There is, in each one of us,
A new born duckling.
Fixated in time, fixated in love,
And no question of doubt or mistrust.
False wings, false hopes, but true reliance
And no such querulousness,
For we follow the one we see first-
As an erudite, someone you can depend on.
Independency- that’s the word, pretty promising…
Much quixotic, or a corollary
Of our vast imagination and fantasy.
Freedom, liberation, individuality
Of true independence, autonomous and sovereign
Keeps us afar from reality,
Bending our impractical prudence
Even further, towards queasiness,
Where we look back with concern and disgust,
And fret about our past.
Only we don’t know, and these expectations
Raise our standards, elevate our confidence-
To a faithful and an improbable state
Only to fall deep, deep down…
Into the known world of unknown,
The world you despised and deserted
Now becomes a learnt comfort of home.
Bringing us back to normalcy,
Bringing back our new born duckling.


Animal Lover

I have no clear idea of when I started to develop this intense love for animals. But I do remember this one time- I was about 5-6 years old, and I saw mom bring a few eggs home-to be cooked, obviously. I knew that those tiny little chicks hatched from these eggs, and that the mother keeps them warm till they are ready to hatch. And showing some courage, I went and stole an egg from the refrigerator, and hid it under my blanket, so it stays warm. I kept it there, right next to me on the bed, and while waiting for it to hatch (I actually believed it would), drifted off to sleep. Well, the egg didn’t hatch, but it sure created one hell of a mess.
I learnt one thing that day- that those eggs don’t hatch and that you never keep an egg on the bed (that had a greater impact because of all the shouting I received). I really wanted the egg to hatch though.
For a long time I’ve been asking my parents for a pet. But all I get is- “you can’t handle yourself, how will you handle another animal?”, and “you will go away to college or to work, and I’ll have to take care of all the mess that it creates”. And of course “you all are like animals only, please I don’t want any more.” I really can’t help but laugh at that one. And obviously there is that ‘no pets allowed in the apartment’ card that my mother uses all the time. I gave up after trying every possible way out to get a pet. None of my tricks worked- I mean, seriously, I even made them watch Hachiko! Even after all the tears!
Most of us will agree that company of animals is far better than that of humans. Even if they don’t know to communicate like humans do, but they sure know their own language of comfort, safety, and security. You know that when the world is against you, this one will stay right beside you at all times. And no matter what, they will never leave your side. They truly are our companions in sickness and in health. And hey, I just realised that being called an animal is actually a compliment! So next time someone calls you a bitch, cow or pig, just smile and say thank you!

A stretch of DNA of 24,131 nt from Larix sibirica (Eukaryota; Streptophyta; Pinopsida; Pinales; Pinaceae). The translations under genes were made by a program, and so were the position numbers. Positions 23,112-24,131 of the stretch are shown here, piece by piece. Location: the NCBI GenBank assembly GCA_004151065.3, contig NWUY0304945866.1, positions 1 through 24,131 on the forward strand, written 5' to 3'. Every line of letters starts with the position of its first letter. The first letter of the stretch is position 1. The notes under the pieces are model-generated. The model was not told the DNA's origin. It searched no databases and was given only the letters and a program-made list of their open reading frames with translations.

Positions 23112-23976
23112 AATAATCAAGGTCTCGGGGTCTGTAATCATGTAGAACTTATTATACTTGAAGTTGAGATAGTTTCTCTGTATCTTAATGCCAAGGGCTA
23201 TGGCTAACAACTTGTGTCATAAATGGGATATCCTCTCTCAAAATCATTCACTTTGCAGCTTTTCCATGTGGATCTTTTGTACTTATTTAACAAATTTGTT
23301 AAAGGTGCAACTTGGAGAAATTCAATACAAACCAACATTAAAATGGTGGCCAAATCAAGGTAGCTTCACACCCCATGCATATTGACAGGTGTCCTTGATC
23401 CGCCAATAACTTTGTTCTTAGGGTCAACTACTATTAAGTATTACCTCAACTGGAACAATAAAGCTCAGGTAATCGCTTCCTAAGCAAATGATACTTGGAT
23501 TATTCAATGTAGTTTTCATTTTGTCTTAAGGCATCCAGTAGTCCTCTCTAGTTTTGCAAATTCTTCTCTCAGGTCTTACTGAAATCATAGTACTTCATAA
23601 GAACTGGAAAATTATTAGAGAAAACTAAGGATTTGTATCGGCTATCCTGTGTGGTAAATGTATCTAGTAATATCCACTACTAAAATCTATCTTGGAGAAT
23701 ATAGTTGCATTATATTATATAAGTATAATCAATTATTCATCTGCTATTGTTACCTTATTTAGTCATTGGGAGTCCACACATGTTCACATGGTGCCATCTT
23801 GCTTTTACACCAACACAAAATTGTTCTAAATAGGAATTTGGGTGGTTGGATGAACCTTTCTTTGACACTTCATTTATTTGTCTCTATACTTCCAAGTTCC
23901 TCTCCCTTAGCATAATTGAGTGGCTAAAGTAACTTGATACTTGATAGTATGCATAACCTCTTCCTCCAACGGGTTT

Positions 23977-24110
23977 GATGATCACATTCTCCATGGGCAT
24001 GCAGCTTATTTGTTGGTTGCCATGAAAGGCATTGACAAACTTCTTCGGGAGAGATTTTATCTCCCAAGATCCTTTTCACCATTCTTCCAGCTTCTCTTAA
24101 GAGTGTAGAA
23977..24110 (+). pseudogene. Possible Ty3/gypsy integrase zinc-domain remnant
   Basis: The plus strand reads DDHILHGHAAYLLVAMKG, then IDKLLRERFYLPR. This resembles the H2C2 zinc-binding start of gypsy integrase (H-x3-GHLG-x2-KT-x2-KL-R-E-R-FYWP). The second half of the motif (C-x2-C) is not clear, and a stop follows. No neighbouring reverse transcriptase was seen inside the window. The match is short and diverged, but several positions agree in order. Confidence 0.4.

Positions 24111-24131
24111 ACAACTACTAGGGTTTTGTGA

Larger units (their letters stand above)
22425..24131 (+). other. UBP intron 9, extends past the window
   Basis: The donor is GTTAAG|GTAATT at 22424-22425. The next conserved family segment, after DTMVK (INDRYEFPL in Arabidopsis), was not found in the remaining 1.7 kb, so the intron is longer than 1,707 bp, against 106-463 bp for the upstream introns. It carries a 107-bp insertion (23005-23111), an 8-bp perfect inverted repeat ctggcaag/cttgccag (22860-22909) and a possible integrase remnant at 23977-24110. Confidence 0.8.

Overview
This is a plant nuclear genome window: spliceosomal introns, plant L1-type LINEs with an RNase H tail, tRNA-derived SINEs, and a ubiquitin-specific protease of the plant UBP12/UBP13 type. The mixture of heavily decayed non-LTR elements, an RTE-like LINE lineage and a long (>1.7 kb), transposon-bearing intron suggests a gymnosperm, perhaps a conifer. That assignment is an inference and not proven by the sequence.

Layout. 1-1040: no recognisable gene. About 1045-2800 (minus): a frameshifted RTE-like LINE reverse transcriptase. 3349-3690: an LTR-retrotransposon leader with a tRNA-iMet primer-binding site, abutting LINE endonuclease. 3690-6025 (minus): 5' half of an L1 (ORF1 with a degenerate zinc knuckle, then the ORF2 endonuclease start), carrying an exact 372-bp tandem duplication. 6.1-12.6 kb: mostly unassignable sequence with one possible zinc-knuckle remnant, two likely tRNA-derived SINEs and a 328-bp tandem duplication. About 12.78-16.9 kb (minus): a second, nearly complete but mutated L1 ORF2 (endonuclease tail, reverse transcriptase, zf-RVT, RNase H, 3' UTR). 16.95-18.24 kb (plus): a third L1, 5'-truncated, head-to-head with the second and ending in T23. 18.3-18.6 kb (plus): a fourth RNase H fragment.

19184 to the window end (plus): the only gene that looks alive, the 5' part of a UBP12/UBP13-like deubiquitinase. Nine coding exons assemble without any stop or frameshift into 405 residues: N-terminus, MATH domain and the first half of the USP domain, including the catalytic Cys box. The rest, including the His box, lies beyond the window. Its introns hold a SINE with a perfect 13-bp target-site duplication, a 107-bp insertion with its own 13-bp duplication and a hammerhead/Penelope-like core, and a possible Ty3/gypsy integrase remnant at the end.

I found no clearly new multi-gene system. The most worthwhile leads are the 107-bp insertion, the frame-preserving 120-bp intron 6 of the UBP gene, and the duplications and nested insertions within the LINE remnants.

All this has got me to contemplate and I’ve been thinking of joining an NGO that works especially for animals (in Bangalore I haven’t found any, and suggestions are welcome) and maybe becoming an Animal Rights Activist by profession. Well, only time will tell what it actually turns out to be.

Nostalgia: Cartoons We Can Never Forget

Popeye the sailor man, Micky Mouse, The Pink Panther, Courage the Cowardly Dog, Dexter’s Laboratory, Noddy, Oswald, Tom and Jerry, Johnny Bravo, Scooby Doo, The Jetsons, Powerpuff Girls, The Backyardigans, Bugs Bunny, Road Runner, Looney Toones, Jungle Book (remember Mogli?), Richie Rich, Bob the Builder, Ed, Edd and Eddy, Sylvester and Tweety, and the list goes on.

I bet most of the people reading this would’ve felt nostalgic reading the list of the cartoons that used to be played on TV before. I remember sitting with my brother every weekend and binge watching all the cartoons being played on Cartoon Network and Pogo. it was almost impossible to get us to stop, and hence all the homework for Monday would remain as it is. And whenever my parents would change the cable connection, we would always make sure that they chose the cable that Cartoon Network was included in- of course it was our topmost priority!